Running Puppeteer under Docker

Puppeteer is an API enabling browser automation via Chrome/Chromium. Quoting its homepage:

“Puppeteer is a Node.js library which provides a high-level API to control Chrome/Chromium over the DevTools Protocol. Puppeteer runs in headless mode by default, but can be configured to run in full (non-headless) Chrome/Chromium.”

I’ve already shown it in action a couple of years ago in my article, “Gathering Net Salary Data with Puppeteer“, where I used it for web scraping. Browser automation is also very common for automated testing of web applications, and may also be used for a lot of other things.

As with any other piece of software, it is sometimes convenient to package a Puppeteer script in a Docker container. However, since deploying a browser is fundamentally more complicated than your average API, Puppeteer and Docker are a little tricky to get working together. In this article, we’ll see why this combination is problematic and how to solve it.

A Minimal Puppeteer Example

Before we embark upon our Docker journey, we need a simple Puppeteer program we can test with. The easiest thing we can do is use Puppeteer to open a webpage and take a screenshot of it. We can do this quite easily as follows.

First, we need to create a folder, install prerequisites, and create a file in which to put our JavaScript code. The following bash script takes care of all this, assuming you already have Node.js installed. Please note that I am working on Linux Kubuntu 22.04, so if you’re using a radically different operating system, the steps may vary a little.

mkdir pupdock
cd pupdock
npm install puppeteer
touch main.js

Next, open main.js with your favourite text editor or IDE and use the following code (adapted from “Gathering Net Salary Data with Puppeteer“):

const puppeteer = require('puppeteer');
(async () => {
  const browser = await puppeteer.launch();
  const page = await browser.newPage();
  await page.goto('');
  await page.screenshot({ path: 'screenshot.png' });
  await browser.close();

To see that it works, run this script using the following command:

node main.js

A file called screenshot.png should be saved in the same folder:

A screenshot of my older tech blog, Programmer’s Ranch, complete with Blogger’s stupid cookie banner.

An Initial Attempt with Docker

Now that we know that the script works, let’s try and make a Docker image out of it. Add a Dockerfile with the following contents:

FROM node:19-alpine3.16
WORKDIR /puppeteer
COPY main.js package.json package-lock.json ./
RUN npm install
CMD ["node", "main.js"]

What we’re doing here is starting from a recent (at the time of writing this article) Node Docker image. Then we set the current working directory to a folder called /puppeteer. We copy the script along with the list of package dependencies (Puppeteer, basically) into the image, install those dependencies, and set up the image to execute node main.js when it is run.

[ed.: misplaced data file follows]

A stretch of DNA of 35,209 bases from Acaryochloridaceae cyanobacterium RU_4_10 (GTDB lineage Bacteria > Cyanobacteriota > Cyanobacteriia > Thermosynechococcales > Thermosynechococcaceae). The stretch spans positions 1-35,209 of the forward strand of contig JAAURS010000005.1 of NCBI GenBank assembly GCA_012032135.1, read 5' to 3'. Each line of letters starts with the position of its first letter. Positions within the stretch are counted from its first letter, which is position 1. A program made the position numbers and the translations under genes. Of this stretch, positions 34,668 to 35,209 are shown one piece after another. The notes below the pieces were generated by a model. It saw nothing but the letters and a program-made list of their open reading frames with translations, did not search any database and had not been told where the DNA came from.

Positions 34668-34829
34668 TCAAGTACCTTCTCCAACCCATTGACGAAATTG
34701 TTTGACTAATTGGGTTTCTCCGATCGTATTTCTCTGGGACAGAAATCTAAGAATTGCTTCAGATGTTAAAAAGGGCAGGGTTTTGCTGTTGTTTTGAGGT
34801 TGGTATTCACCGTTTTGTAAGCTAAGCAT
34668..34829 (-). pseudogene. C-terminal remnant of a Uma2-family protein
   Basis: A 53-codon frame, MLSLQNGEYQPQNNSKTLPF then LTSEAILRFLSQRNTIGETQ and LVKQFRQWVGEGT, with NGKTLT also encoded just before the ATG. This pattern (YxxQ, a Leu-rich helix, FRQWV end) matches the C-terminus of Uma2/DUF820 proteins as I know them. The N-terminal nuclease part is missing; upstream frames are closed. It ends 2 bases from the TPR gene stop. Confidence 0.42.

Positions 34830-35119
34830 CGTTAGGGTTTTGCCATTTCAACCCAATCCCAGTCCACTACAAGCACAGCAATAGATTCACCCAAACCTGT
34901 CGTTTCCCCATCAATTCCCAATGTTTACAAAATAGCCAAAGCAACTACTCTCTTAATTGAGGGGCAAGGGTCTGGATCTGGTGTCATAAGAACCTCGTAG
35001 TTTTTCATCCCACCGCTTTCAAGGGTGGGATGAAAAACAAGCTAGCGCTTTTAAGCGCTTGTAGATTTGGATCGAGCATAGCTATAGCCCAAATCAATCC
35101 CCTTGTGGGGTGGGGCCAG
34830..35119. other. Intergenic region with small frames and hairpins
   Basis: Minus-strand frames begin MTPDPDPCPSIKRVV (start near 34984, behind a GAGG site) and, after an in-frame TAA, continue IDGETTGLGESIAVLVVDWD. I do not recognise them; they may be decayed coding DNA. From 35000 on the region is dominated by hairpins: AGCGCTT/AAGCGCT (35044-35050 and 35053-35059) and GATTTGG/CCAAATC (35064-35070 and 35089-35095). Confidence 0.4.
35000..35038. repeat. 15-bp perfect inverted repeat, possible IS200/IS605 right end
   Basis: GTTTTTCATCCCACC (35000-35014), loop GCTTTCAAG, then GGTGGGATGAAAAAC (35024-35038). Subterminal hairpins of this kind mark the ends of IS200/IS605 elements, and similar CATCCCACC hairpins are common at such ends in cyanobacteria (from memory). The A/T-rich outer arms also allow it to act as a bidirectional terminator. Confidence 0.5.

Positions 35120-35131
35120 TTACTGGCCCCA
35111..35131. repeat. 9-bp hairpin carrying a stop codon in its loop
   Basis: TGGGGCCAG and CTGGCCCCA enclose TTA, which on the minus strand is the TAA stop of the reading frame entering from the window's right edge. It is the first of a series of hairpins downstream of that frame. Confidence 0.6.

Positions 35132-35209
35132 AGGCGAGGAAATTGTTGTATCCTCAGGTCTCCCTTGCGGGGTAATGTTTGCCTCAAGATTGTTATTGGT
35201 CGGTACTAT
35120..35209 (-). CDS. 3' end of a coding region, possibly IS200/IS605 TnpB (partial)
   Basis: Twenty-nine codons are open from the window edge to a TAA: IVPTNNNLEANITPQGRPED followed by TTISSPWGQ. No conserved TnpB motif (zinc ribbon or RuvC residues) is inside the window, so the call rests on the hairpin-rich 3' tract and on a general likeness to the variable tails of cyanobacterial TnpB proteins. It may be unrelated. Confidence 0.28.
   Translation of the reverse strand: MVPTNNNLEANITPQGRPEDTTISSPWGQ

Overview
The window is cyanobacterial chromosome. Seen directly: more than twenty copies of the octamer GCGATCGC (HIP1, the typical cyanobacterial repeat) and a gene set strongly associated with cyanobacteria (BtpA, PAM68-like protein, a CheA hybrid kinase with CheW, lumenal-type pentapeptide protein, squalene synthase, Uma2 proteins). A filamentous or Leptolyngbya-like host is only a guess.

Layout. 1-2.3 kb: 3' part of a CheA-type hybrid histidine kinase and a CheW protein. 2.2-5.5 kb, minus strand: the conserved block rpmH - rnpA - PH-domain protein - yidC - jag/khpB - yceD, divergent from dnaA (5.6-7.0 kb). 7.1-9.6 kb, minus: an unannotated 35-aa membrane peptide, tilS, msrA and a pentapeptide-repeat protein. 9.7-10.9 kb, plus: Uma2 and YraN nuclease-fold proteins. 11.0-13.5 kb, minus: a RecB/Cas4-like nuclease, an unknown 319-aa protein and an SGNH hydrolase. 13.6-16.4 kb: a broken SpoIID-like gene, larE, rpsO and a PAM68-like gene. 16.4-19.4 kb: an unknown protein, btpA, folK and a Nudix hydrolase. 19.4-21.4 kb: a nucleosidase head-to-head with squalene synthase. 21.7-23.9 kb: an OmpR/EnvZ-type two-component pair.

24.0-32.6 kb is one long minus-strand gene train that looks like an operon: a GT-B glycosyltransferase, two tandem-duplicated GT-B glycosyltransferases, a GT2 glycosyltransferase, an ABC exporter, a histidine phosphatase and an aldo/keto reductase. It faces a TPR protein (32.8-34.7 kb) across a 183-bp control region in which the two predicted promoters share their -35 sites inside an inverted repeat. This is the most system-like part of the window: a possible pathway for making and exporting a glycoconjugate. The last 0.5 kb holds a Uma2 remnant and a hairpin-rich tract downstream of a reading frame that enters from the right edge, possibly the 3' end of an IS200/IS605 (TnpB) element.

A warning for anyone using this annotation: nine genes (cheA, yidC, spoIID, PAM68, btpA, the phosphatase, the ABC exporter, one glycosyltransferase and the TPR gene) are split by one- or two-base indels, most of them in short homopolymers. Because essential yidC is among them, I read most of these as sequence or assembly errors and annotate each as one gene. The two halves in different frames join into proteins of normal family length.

We can build the Docker image using the following command, giving it the tag of “pupdock” so that we can easily find it later. The sudo command is only necessary if you’re running on Linux.

sudo docker build -t pupdock .

Once the image is built, we can run a container based on this image using the following command:

sudo docker run pupdock

Unfortunately, we hit a brick wall right away:

            reject(new Error([

Error: Failed to launch the browser process! spawn /root/.cache/puppeteer/chrome/linux-1108766/chrome-linux/chrome ENOENT


    at onClose (/puppeteer/node_modules/puppeteer-core/lib/cjs/puppeteer/node/BrowserRunner.js:300:20)
    at ChildProcess.<anonymous> (/puppeteer/node_modules/puppeteer-core/lib/cjs/puppeteer/node/BrowserRunner.js:294:24)
    at ChildProcess.emit (node:events:512:28)
    at ChildProcess._handle.onexit (node:internal/child_process:291:12)
    at onErrorNT (node:internal/child_process:483:16)
    at process.processTicksAndRejections (node:internal/process/task_queues:82:21)

Node.js v19.8.1

The error and stack trace are both pretty cryptic, and it’s not clear why this failed. There isn’t much you can do other than beg Stack Overflow for help.

Fortunately, I’ve done this already myself, and I can tell you that it fails because Chrome (which Puppeteer is trying to launch) needs more security permissions than Docker provides by default. We’ll need to learn a bit more about Docker security to make this work.

Dealing with Security Restrictions

So how do we give Chrome the permissions it needs, without compromising the security of the system it is running on? We have a few options we could try.

  • Disable the sandbox. Chrome uses a sandbox to isolate potentially harmful web content and prevent it from gaining access to the underlying operating system (see Sandbox and Linux Sandboxing docs to learn more). Many Stack Overflow answers suggest getting around errors by disabling this entirely. Unless you know what you’re doing, this is probably a terrible idea. It’s far better to relax security a little to allow exactly the permissions you need than to disable it entirely.
  • Use the Puppeteer Docker image. Puppeteer’s documentation on Docker explains how to use a Puppeteer’s own Docker images (available on the GitHub Container Registry) to run arbitrary Puppeteer scripts. While there’s not much info on how to work with these (e.g. which folder to mount as a volume in order to grab the generated screenshot), what stands out is that this approach requires the SYS_ADMIN capability, which exposes more permissions than we need.
  • Build your own Docker image. Puppeteer’s Troubleshooting documentation (also available under Chrome Developers docs and Puppeteer docs) has a section on running Puppeteer in Docker. We’ll follow this method, as it is the one that worked best for me.

A Second Attempt Based on the Docs

Our initial attempt with a simple Dockerfile didn’t go very well, but now we have a number of other Dockerfiles we could start with, including the Puppeteer Docker image’s Dockerfile, a couple in the aforementioned doc section on running Puppeteer in Docker (one built on a Debian-based Node image, and another based on an Alpine image), and several other random ones scattered across Stack Overflow answers.